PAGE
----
Polo Players Edition

FEB 2019

Polo Players' Edition is the official publication of the U.S. Polo Association. Dedicated to the sport of polo, it features player profiles, game strategy, horse care, playing tips, polo club news and tournament results.

Issue link: https://polo.epubxp.com/i/1074504

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Page 18 of 67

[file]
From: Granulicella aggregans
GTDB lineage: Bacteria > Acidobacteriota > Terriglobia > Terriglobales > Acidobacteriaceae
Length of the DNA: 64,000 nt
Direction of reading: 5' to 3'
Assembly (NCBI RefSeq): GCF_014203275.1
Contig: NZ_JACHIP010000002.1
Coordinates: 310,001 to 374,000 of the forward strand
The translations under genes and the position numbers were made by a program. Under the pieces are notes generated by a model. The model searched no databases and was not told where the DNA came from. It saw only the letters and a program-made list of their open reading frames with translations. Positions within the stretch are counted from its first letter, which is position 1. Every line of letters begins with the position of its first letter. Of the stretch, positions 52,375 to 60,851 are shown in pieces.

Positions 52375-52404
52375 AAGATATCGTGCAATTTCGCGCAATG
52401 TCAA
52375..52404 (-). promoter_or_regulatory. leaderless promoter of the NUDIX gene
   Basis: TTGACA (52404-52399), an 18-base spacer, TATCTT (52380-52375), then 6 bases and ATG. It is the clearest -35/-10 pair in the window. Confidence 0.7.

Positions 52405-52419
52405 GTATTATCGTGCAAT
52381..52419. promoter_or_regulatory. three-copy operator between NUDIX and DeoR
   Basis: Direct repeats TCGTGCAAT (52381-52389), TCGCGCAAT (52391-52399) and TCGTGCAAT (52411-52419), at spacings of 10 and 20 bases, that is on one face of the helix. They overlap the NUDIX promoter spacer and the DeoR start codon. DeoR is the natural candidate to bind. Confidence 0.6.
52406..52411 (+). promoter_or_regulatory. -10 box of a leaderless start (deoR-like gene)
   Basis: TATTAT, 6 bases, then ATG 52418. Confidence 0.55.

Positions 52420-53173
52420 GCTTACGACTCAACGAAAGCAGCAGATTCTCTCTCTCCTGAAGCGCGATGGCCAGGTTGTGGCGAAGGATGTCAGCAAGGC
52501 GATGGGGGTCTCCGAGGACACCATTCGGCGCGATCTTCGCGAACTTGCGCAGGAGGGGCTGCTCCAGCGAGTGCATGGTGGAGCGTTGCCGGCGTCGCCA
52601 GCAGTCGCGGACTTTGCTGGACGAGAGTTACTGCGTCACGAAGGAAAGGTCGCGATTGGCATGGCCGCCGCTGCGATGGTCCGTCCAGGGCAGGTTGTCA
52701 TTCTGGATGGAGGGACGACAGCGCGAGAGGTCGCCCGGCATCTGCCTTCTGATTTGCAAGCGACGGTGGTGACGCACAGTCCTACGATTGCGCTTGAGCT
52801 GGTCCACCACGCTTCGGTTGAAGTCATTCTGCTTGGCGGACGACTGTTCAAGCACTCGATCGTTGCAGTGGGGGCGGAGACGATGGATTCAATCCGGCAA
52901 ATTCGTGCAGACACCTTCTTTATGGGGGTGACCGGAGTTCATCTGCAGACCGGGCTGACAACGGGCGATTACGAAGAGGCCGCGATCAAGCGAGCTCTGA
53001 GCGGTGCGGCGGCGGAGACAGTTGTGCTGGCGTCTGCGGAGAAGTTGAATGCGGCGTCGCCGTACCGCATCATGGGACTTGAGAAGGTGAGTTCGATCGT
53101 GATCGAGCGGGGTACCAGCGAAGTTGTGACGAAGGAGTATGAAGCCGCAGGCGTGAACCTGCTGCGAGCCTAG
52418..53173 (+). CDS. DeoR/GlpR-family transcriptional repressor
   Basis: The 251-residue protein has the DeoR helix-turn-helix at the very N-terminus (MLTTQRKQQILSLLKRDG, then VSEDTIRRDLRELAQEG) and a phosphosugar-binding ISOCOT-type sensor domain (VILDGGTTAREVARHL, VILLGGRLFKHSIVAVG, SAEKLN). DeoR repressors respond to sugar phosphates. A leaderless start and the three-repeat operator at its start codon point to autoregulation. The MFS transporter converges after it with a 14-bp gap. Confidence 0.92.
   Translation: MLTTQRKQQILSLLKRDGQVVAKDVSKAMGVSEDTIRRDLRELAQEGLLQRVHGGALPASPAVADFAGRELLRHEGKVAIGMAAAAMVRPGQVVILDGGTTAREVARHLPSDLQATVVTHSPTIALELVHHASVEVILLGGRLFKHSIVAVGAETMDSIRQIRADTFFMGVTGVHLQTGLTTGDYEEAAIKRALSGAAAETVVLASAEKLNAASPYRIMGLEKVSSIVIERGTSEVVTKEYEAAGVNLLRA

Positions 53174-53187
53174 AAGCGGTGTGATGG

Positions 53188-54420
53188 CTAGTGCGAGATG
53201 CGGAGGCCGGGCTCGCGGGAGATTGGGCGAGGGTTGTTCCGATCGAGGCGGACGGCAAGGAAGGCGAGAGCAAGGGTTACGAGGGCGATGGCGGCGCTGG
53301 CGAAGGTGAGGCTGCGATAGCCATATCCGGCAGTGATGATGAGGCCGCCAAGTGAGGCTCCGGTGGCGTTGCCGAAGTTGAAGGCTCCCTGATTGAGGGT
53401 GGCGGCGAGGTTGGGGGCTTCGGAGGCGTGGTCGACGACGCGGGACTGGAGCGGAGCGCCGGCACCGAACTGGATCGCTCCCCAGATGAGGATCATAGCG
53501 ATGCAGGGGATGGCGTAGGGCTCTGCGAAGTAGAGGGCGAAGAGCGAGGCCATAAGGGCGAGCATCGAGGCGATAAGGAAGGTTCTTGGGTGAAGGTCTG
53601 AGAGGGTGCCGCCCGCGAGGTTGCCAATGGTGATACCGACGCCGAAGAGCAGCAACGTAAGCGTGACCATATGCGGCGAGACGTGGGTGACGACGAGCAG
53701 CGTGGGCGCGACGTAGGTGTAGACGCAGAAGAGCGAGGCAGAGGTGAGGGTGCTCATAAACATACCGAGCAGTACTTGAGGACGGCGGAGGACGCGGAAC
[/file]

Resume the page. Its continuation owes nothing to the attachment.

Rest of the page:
POLO P L A Y E R S E D I T I O N 17 roles in cell replication, and plays a major role in the whole process of turning protein into hoof horn," she explains. "People always focus on zinc, but copper is important as well. While zinc helps in the process of making the keratin proteins, we also need adequate copper to form them. These two minerals work together in a symbiotic fashion. Even if you have a lot of zinc, if the copper isn't adequate those bridges are not built," she explains. Manganese is another important trace mineral for hoof health. "It comes into play in the final phases of taking live cells and creating the hard outer hoof capsule. It plays a role in some of the lipids produced. These are an important part of that outer layer that makes a healthy and waterproof barrier," says Larson. Selenium is the other cornerstone for hoof health. If this trace mineral is lacking, or if there is too much of it, the hoof is not as strong and healthy. "Since it is needed in such small amounts, some of the problems we run into are horses that get too much selenium," she explains. Soils in many regions are deficient, so many feeds, mineral mixes and supplements have selenium added. If a horse is getting multiple supplements, there can be too much selenium, and excess selenium can be toxic. "If that happens, hoof growth is disrupted. Copper must be able to form the bridges between keratin proteins. A lot of those proteins contain amino acids with sulfur, and if there is too much selenium the extra selenium replaces the sulfur and those bridges cannot form because the sulfur isn't there. You'll see hooves cracking, disrupted hoof growth, along with mane and tail hair breaking off," she says. All of these important trace minerals must be in proper balance or something suffers. Fatty Acids Fat content of diet is also important. "Normal pasture grass and hay contains 2 percent to 3 percent fat. This is essential because lipids help form the outer barrier of the hoof—which protects it from drying out or absorbing too much moisture and becoming too soft," says Duren. "Omega 3 fatty acids really help with hoof, hair and skin quality," says Gill. "They improve ability of cells to absorb nutrients by increasing the permeability of cell membranes—so the horse can utilize nutrients better. It plays a role in collagen formation, and collagen is a part of keratin. So the omega-three fatty acids are something we recommend for horses that need really good quality keratin formation," she says. "Omega 3 fatty acids should not be included in a processed feed because they oxidize when exposed to heat, light and oxygen, and once they oxidize they are of no use. They must be fed in a vegetarian form in the horse, and flax seed oil is the best source. It should be kept cool, in an area with low light, and well-sealed to keep out oxygen. Add it to the feed just prior to feeding so it is always fresh when eaten," explains Gill. Balanced Diet "Hoof supplements often contain other things besides the 3 crucial ingredients—generally some of the vitamins and minerals that are needed in any diet." says Duren. So you may see various fats, calcium, selenium, etc. These are all found in the horse's natural diet (good pasture, grown on soil that is not deficient in important minerals) but if a horse is on a marginal or deficient diet, a hoof problem is one of the things that might show up," he says. The research on this is well established. "We know the nutrient requirements for horses. If horse owners follow dietary guidelines that have been established, and balance the diet, most horses won't have a nutrition issue that affects the feet," he explains. "If a horse has marginal feet you can often help him with a good supplement. When you evaluate the supplement, it should contain biotin, methionine and zinc in the proper amounts. Be a little wary of supplements that throw everything else in there, however, because some of the extra ingredients may interfere with the rest of the diet," Duren says. "Mixing ingredients using a handful of this and a handful of that in creating a ration makes it very difficult to know whether you are supplying complete nutrition," says Gill. "The best thing is to use the right type of forage for the type of horse you are feeding (nutrient needs will differ for a growing young horse, mature Horses with poor hoof quality require frequent trimming and shoeing, being kept out of moisture and balanced diets. Most good hoof supplements contain the basic nutrients that provide building blocks for hoof growth, including biotin, methionine and zinc. (continued on page 56)

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